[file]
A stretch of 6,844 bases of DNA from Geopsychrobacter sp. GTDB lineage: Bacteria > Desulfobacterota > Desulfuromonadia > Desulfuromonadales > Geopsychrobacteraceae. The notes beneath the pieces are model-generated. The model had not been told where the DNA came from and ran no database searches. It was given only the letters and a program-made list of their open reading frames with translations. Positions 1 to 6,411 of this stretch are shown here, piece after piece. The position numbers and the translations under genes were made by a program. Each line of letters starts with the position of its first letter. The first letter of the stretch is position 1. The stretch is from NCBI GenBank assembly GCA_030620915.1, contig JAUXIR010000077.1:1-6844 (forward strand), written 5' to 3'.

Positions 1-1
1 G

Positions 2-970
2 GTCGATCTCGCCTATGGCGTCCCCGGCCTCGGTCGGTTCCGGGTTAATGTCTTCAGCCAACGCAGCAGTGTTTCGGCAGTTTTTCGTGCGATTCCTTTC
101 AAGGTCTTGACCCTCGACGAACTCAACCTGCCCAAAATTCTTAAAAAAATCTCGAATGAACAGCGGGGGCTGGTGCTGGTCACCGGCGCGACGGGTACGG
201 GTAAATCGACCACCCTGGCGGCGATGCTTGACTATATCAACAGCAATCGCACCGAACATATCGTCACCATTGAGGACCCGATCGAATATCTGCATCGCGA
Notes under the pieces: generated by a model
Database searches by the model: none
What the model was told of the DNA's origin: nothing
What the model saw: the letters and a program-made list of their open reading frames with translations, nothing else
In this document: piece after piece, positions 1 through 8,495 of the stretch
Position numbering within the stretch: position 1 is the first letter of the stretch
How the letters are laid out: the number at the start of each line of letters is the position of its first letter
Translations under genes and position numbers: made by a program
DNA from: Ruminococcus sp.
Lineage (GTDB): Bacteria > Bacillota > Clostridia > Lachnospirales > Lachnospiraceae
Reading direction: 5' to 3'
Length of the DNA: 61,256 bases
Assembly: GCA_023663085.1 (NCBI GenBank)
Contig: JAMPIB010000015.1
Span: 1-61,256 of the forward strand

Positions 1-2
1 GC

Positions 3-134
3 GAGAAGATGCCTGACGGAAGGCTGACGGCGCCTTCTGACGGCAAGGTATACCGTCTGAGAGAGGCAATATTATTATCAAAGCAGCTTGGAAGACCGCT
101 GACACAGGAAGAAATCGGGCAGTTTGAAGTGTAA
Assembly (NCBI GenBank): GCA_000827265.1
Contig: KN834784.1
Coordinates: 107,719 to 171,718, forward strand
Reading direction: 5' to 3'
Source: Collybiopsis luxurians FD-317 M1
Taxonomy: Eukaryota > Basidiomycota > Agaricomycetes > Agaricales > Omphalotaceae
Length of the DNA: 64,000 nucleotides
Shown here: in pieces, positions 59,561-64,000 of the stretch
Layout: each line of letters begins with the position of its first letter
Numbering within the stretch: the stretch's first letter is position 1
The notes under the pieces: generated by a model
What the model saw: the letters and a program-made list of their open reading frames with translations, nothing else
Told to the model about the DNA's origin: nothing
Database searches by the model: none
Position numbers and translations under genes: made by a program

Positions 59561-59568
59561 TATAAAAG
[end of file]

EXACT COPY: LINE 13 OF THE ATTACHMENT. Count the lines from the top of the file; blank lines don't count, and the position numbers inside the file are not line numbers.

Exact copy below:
Position numbering within the stretch: position 1 is the first letter of the stretch